Team:UCSF/Split Pathway


Violacein: A Path Divided

Today’s industries are increasingly reliant on the biological production of fuels, drugs, and other materials, bacteria among the foremost type of organism used. However bacterial production has its limits; large and complicated molecules impose a heavy metabolic burden on cells, and production is limited by the fitness cost, or the decreased health of the concerned organism.

These limitations can be circumnavigated by mimicking nature: getting two or more organisms to work together to produce one product.One way of doing this is splitting the metabolic pathway between two cells.

One such pathway is the violacein pathway, involving the five enzymes VioA-E. This particular pathway was chosen for our project due to the fact that violacein is a pigment and easily detected.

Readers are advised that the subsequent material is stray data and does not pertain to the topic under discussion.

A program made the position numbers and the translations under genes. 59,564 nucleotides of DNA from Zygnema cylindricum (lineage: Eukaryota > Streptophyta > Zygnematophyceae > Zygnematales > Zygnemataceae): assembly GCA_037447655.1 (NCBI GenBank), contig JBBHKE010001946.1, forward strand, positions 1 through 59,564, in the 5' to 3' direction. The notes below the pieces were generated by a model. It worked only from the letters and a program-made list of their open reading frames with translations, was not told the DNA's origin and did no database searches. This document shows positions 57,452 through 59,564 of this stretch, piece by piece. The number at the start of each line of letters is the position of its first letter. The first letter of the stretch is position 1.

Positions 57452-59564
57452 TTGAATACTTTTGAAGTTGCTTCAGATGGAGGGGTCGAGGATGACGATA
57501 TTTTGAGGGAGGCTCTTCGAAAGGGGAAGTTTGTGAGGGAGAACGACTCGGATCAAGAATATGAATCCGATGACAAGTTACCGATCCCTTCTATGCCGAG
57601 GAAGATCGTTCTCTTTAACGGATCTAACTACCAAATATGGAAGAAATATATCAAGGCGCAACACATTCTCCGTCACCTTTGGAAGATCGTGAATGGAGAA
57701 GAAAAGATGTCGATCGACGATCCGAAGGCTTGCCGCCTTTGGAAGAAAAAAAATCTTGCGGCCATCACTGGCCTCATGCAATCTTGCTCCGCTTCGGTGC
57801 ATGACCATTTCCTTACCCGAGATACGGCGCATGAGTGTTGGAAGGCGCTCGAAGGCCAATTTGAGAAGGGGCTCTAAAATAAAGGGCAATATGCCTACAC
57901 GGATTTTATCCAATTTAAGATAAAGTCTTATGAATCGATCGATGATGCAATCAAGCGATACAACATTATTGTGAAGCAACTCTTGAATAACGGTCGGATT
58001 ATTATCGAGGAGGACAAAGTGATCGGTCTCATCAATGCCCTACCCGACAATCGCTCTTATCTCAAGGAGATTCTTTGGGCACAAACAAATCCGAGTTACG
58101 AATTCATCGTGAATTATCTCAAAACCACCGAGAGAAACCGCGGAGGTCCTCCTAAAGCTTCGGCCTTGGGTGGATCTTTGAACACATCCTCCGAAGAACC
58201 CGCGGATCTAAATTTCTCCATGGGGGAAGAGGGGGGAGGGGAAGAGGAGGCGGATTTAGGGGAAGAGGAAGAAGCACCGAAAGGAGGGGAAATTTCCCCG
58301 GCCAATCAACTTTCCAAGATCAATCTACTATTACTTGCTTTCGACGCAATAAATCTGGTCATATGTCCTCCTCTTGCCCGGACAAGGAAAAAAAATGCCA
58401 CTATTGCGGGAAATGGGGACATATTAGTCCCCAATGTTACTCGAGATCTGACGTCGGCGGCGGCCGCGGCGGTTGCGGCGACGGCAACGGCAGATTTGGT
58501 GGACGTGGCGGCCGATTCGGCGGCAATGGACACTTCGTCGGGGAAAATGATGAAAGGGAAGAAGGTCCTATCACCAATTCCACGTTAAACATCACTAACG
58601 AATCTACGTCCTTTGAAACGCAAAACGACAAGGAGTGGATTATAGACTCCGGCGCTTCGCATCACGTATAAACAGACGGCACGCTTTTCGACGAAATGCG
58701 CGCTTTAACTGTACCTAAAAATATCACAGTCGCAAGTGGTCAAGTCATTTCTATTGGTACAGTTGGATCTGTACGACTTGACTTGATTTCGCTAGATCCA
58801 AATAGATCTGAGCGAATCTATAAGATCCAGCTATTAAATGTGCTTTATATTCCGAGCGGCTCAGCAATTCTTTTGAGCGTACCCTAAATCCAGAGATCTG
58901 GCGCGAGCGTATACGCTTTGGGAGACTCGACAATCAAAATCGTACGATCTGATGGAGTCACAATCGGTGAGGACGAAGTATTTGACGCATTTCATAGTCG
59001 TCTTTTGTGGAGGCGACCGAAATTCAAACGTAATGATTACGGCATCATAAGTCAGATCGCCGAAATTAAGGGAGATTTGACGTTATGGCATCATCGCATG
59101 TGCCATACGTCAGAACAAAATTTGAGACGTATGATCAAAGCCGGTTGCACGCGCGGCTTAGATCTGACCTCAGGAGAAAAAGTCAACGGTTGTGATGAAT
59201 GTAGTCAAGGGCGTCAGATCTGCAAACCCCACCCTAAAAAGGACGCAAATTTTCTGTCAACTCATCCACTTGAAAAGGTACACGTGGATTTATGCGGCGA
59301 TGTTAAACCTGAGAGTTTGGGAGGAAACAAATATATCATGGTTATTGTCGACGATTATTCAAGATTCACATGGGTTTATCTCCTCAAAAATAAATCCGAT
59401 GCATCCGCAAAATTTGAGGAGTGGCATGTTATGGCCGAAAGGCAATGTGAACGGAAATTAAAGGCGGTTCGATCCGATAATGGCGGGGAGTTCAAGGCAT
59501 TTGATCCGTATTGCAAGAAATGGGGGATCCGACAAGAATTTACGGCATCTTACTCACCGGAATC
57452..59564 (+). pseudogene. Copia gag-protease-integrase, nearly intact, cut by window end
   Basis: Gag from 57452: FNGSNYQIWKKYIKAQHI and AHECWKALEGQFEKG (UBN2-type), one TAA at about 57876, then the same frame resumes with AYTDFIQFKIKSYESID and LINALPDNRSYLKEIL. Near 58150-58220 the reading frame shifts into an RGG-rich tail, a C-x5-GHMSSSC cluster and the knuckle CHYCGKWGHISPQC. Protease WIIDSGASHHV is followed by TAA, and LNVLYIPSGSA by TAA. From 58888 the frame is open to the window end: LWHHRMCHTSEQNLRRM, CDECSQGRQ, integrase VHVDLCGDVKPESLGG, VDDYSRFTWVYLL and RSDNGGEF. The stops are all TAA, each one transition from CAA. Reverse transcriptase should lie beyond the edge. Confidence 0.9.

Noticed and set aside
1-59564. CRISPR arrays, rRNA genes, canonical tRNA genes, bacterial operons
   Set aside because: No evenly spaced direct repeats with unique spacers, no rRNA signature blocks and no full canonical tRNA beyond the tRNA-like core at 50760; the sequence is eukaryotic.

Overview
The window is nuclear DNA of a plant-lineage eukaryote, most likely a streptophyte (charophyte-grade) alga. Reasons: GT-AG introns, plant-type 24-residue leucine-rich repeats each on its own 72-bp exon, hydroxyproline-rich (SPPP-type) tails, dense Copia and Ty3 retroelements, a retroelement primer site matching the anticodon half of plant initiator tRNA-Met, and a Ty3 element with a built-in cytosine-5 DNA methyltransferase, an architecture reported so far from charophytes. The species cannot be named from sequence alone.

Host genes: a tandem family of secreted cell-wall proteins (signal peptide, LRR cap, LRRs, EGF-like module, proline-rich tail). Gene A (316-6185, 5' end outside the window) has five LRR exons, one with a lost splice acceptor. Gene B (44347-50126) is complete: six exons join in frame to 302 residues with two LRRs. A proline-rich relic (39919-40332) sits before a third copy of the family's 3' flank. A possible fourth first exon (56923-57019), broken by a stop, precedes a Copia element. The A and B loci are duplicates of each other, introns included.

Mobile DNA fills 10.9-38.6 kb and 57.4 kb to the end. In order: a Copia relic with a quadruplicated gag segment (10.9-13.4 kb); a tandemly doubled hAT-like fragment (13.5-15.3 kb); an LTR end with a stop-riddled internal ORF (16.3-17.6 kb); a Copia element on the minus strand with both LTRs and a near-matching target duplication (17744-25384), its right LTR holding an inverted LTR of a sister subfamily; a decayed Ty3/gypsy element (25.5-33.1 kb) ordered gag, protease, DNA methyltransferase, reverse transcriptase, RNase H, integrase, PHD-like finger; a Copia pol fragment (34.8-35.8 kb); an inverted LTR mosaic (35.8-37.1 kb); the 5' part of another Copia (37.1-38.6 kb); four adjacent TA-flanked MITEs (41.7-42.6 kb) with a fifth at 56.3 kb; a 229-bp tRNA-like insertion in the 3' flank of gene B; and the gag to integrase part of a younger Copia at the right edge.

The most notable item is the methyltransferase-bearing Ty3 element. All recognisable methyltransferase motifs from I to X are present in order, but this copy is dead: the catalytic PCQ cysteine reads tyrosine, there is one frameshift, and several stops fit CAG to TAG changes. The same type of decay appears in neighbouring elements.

Violacein is produced in nature by Chromobacterium violaceum and is used commercially as dye, and also has anti-viral and anti-cancer properties. So while we use this for the sake of a model system, violacein production itself has its own merits.

Splitting the Violacein Pathway

Other iGEM teams have produced violacein or the green intermediate in the pathway by putting the whole pathway on one plasmid in one cell. We have split the pathway by placing half the pathway on a plasmid in one strain and the other half in a second strain. The intermediate is protodeoxyviolaceinic acid, or PVA. Our results have shown that PVA readily diffuses through both cell membranes.

What Violacein has been doing outside of 2012 UCSF iGEM

The 2009 Cambridge team used violacein as an indicator for biosensing in the E. chromi project.

The 2010 Slovenia team used the violacein pathway as a marker and measure of efficiency in the DNA-protein assembly concept.

The 2011 Cornell team attempted to produce violacein in vitro using their Biofactory microfluidic System.

The 2011 Johns Hopkins team used violacein as a proof of concept for their Combinatorial Yeast Expression cassette library.